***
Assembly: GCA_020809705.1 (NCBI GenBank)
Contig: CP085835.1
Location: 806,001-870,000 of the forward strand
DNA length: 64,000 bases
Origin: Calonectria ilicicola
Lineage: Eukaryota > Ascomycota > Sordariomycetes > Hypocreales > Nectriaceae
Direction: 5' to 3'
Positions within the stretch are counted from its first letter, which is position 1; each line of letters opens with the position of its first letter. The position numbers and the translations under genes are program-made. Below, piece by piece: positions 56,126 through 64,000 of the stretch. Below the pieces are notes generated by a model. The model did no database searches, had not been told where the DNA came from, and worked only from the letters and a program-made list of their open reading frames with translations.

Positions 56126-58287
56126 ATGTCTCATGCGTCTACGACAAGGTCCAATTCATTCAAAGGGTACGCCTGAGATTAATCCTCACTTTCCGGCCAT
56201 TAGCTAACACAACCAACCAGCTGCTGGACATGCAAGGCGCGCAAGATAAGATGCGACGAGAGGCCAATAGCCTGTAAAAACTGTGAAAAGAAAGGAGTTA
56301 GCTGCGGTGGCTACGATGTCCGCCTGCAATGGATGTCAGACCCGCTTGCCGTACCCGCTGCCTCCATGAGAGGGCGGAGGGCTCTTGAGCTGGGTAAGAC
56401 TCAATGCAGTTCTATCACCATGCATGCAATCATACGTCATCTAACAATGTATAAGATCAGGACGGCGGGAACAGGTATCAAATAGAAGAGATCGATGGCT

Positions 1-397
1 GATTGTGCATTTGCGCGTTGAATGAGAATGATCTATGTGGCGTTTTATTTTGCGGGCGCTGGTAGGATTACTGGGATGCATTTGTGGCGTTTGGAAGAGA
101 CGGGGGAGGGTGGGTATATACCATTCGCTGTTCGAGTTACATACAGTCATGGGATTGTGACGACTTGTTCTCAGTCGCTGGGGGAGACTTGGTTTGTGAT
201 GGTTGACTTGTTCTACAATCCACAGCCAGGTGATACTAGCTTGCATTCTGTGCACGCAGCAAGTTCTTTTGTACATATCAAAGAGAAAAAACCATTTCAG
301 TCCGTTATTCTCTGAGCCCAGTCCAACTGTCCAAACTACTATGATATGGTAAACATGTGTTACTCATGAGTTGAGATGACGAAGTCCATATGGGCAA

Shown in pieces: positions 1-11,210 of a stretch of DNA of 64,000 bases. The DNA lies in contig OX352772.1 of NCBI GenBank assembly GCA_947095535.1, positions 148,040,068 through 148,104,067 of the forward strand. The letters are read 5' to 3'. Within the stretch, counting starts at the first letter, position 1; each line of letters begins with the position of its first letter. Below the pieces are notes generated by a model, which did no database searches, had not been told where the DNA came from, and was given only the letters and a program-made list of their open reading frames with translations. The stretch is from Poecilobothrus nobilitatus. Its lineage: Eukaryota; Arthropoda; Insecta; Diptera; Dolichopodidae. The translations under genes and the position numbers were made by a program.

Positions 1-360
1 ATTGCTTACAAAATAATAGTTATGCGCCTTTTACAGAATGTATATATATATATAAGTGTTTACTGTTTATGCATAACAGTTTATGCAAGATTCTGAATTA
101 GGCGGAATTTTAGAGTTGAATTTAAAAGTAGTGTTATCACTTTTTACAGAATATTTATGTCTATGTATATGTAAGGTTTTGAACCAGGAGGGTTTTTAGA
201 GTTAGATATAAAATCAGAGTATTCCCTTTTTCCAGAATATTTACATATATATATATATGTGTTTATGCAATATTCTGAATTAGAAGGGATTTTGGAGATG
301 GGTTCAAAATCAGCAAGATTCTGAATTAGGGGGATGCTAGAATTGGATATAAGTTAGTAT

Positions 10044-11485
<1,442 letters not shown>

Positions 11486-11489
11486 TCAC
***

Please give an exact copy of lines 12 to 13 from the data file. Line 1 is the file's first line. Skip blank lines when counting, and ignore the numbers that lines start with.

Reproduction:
56301 GCTGCGGTGGCTACGATGTCCGCCTGCAATGGATGTCAGACCCGCTTGCCGTACCCGCTGCCTCCATGAGAGGGCGGAGGGCTCTTGAGCTGGGTAAGAC
56401 TCAATGCAGTTCTATCACCATGCATGCAATCATACGTCATCTAACAATGTATAAGATCAGGACGGCGGGAACAGGTATCAAATAGAAGAGATCGATGGCT